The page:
Brazil. A recent study of child labor. In fact, 5.6 million are “deployed” – the opposite

A joint study by Brazilian academic Guilherme Lichand, who works at the University of Zurich (Switzerland), and his colleague Sharon Wolf from the University of Pennsylvania (USA), measured the underdeclaration of working children in Brazil and concluded that the actual The number of children aged 7 to 14 working in the country is seven times higher than official statistics show.

The latest official data from World Development Indicators (WDI), a database of international statistics compiled by the World Bank, showed that 2.5% of Brazilian children in this age group were working in 2015, equivalent to 738,600 people. But the study by G. Lichand and S. Wolf concluded that the actual percentage was 19.15%, or about 5,650,000 children, according to a study reported by the daily newspaper (April 13, 2022).

Official figures from the International Labor Organization (ILO) are based on surveys carried out in several countries. “These surveys generally follow a methodology where adults are first asked if their children work. If they lie out of fear of punishment, embarrassment or any other reason, the final statistic shows a lower number,” explained Guilherme Lichand.

The parameters used by researchers to define child labor follow definitions from international organizations such as Unicef ​​and were developed with school children.

“If the child is under the age of 12, regardless of the number of hours worked, and

does not receive any remuneration for this, this is already considered child labour. If the child is between the ages of 12 and 14, the work is defined as such if it is 14 hours per week or more, provided the occupations are not hazardous. From the age of 15, he is qualified as such for a period of 41 hours,” explains Sharon Wolf.

The study finds that when children are asked directly whether they have paid work, the response tends to be much higher than when asked the same question to responsible adults.

The researchers were able to verify this difference as part of a study by an NGO based on the responses of children and parents who work in rural areas of Côte d’Ivoire in the cocoa harvest. In this case, in which 2,000 people were interviewed, it turned out that the children were telling the truth, as the NGO’s results differed from the children’s answers by almost a percentage point.

Using data collected by the World Bank in 97 countries, researchers were able to correlate what parents say they do with what most closely resembles reality. The model accounts for items such as the percentage of children engaged in risky activities in each country and the number of hours worked.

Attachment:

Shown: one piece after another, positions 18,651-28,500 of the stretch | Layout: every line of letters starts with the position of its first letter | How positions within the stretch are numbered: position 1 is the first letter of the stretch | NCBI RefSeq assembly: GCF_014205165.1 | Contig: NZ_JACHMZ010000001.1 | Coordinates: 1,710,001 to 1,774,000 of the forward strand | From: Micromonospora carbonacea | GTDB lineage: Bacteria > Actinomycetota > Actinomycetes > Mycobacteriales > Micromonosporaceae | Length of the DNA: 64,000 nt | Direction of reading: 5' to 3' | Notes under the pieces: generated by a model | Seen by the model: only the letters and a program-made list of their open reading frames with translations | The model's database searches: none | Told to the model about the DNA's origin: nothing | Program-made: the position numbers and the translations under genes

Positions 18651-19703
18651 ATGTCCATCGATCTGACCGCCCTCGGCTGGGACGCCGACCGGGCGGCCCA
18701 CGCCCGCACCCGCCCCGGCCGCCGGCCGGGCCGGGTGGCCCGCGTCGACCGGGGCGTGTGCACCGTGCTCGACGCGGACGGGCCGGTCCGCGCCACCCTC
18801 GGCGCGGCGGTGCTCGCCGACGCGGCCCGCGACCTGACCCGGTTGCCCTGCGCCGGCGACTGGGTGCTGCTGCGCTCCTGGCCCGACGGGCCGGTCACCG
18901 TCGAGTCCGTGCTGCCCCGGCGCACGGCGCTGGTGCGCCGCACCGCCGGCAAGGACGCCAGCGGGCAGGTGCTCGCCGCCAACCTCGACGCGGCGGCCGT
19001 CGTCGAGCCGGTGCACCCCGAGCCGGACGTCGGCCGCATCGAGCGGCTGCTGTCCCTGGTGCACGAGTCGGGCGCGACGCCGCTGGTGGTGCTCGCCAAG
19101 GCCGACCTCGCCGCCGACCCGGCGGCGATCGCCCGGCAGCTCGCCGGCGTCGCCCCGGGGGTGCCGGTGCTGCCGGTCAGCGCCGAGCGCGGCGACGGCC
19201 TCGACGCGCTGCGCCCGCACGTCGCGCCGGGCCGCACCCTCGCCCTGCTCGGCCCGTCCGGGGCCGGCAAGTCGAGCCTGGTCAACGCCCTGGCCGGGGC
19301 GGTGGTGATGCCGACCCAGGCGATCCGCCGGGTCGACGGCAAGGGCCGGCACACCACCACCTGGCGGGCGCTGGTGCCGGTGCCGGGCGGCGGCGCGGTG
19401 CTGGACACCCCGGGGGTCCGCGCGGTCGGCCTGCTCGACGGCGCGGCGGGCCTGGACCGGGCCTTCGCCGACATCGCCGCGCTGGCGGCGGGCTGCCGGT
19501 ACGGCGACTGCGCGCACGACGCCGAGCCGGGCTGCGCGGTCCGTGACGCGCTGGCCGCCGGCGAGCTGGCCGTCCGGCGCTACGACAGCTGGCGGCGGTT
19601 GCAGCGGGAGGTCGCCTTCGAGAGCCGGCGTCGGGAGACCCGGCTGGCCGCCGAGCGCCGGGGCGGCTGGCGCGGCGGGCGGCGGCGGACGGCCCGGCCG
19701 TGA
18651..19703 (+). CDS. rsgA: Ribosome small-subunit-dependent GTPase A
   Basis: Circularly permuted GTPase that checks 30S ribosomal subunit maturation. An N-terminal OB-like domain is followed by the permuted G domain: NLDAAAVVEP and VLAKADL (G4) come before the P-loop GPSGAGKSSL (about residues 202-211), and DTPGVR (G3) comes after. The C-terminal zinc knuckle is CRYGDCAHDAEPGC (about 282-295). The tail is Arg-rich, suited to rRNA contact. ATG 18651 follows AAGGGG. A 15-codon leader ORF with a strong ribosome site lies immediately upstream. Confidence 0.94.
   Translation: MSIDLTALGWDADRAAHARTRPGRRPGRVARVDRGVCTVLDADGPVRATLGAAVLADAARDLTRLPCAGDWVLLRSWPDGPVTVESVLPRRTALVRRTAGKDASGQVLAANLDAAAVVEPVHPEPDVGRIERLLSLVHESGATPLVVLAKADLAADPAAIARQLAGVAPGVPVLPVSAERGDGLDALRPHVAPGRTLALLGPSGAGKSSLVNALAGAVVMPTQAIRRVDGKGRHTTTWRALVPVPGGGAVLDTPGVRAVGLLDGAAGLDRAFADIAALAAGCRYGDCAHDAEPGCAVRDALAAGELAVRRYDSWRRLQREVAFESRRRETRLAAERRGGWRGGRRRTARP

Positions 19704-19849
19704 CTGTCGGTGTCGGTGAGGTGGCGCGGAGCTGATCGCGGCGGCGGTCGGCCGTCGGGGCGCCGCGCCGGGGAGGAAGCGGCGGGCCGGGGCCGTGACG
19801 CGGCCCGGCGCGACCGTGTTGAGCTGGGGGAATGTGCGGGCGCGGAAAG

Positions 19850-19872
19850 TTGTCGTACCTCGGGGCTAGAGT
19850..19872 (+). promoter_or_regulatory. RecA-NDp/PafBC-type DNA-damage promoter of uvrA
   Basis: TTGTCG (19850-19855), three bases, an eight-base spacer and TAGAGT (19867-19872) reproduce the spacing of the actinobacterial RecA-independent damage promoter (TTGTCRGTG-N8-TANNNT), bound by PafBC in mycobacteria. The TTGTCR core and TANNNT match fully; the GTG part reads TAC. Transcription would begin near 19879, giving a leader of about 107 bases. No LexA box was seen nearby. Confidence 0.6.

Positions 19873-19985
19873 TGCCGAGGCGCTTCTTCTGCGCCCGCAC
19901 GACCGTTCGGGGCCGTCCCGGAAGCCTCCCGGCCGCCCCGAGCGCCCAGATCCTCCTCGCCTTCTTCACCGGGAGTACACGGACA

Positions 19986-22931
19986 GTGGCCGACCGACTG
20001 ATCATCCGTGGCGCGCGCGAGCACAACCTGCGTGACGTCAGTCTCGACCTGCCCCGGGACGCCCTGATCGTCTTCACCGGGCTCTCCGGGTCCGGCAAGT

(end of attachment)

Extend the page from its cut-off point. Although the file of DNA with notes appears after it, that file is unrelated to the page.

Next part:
Since the incidence of working children is higher among students in rural schools than among students in urban schools, the calculations also had to take into account that the responses came from more or less urbanized areas.

In the case of Brazil, one of the few countries in the WB (WDI) study where the question about children is asked, the results of the World Bank (WB) database could be compared with those of the national survey.

In the official Brazilian survey of 2019, 15% of children aged 10 and 11 said they work at least one hour a week. If you include out-of-school children, that proportion can rise to 19%, which is in line with our survey, added Sharon Wolf.

“It’s not about helping parents occasionally around the house, but about paid child labor. For example, when President Jair Bolsonaro says it’s good for children to work, what kind of work is he talking about? It is not clear in its definition and that prevents debate,” the researcher explained.

The cocoa sector in Brazil was selected to collect data as it has historically been heavily influenced by child labour. The organization Papel Social was commissioned by the ILO in 2018 to investigate activities in certain areas of inland Brazil.

“Around 7,000 children and young people work in the cocoa chain, mainly in the states of Bahia and Pará. The phenomenon is the same for palm oil, tobacco and gypsum,” explained Papel Social CEO Marques Casara. (Article published by The daily, April 14, 2022; write translation Against)

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